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The legacy approach to sales and marketing strategy continues to harm sales organizations and salespeople. These sales and marketing strategies worked well for a long time, but they eventually lost their effectiveness. Some of us selling during this period noticed buyers were no longer interested in the legacy conversation.

The buying process was no longer linear, and contacts that would have once agreed to what was a universal sales process resisted and refused to participate. Instead, they skipped some conversations and pursued others that were part of a different dialogue. At the same time, you could count on more stakeholders joining meetings. This complicated the process for both buyers and sellers right as the business environment became more complex and competitive.

The legacy approach to both sales and marketing was—and is—a conversation about why the client should buy your product or service from your company. Buyers and decision-makers need something more from the conversation, and salespeople who are trained to use these approaches repel their contacts. This is one of the main sales challenges.

The Continuing Misalignment of Sales and Marketing Strategies

Marketing engages in one-to-many communication. Selling is one-to-one, even if there are 13 stakeholders in the conversation. The salesperson is selling to a single company, while marketing is communicating to the total addressable market. Marketers are trying to create awareness, engagement, and the belief that the company and their product is right for the buyer. Salespeople are trying to create enough value in the sales conversation that the company's task force buys from them.

The salesperson and their contacts both have a problem with the sales slide deck that begins with facts about the company's history, including a picture of their corporate office and a map of their many locations. Those four or six slides are followed by even more slides that present a set of logos designed to prove the company is a good and successful company. Not to be outdone, product owners include pictures and fact sheets about their latest update to the core product or service.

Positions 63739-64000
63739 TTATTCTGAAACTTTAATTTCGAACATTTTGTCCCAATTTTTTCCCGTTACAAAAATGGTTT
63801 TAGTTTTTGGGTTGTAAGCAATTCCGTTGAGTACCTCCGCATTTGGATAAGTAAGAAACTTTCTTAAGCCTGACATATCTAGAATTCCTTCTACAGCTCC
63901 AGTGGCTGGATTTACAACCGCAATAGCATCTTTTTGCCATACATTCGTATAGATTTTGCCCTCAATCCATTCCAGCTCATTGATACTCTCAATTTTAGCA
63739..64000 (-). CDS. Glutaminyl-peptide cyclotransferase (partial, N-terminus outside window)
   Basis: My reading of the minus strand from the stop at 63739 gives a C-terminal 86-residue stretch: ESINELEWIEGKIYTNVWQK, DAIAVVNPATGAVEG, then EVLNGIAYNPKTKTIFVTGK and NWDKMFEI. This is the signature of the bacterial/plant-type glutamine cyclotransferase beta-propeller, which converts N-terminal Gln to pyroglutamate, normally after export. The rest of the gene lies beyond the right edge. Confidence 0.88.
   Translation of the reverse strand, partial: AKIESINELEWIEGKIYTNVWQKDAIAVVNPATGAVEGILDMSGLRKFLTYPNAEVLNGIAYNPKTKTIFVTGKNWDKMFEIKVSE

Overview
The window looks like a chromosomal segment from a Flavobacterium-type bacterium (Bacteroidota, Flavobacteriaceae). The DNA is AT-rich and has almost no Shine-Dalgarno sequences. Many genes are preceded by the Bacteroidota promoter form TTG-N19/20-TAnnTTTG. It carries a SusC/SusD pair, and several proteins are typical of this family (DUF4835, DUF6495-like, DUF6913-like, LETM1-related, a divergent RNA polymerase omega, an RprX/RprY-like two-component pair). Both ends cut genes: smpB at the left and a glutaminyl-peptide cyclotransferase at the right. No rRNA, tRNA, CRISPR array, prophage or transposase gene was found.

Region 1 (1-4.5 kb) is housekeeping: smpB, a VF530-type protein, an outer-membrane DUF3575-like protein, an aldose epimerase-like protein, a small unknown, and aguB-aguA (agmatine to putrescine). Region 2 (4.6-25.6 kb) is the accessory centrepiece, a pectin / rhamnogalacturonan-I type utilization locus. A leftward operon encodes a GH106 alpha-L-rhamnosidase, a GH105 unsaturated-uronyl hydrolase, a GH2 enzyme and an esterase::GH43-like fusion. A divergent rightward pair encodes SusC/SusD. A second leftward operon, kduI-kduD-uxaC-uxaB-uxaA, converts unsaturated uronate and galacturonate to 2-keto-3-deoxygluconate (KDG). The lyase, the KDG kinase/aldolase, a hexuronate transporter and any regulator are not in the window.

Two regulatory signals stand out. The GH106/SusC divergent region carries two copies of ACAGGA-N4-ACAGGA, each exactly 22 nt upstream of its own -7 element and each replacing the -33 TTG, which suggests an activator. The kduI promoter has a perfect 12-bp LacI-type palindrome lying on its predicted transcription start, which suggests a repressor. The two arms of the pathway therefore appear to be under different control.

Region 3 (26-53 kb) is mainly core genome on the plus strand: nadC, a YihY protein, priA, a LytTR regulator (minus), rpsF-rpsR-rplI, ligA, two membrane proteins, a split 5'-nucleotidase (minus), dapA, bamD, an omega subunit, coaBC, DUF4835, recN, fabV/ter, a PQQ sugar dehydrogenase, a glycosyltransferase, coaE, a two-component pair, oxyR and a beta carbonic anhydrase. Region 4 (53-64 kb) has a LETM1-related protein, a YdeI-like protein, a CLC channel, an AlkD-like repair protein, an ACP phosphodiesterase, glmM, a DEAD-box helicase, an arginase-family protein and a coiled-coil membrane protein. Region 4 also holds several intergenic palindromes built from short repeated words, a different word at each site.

If someone was watching this horrible first meeting, they might believe the salesperson believes the one with the most slides wins. Nothing could be farther from the truth. This happens because the legacy approach of marketing and sales strategies are misaligned with what your prospective clients need. You need a new conversation starter.

Aligning Sales and Marketing Strategies

The conversation between buyers and salespeople changed a long time ago. If pressed to choose a date for this inflection point, I would offer 2001. The world was supposed to end at the beginning of the new millennium, but instead, the legacy approach to sales ended. The reason for this is that buyers, decision-makers, and stakeholders were not getting the help they needed to make good decisions and improve their results. Nothing in the legacy approach created the right level of value for these stakeholders.

For several reasons, including a recession, decision-makers focused on the outcomes they needed. The conversation about the salesperson's company was no longer useful. Instead, decision-makers wanted a conversation about how the salesperson and their product or service would generate the outcome the client organization needed.

This shift emerges in many ways. You might have had a contact tell you to get rid of your slide deck. You would also have been asked to answer every stakeholder's questions, many of which would be about how you would address the systemic problems and challenges your contacts had experienced. This conversation is a much more difficult, dynamic, and complex conversation. Nothing in a "why us" slide deck offered any help.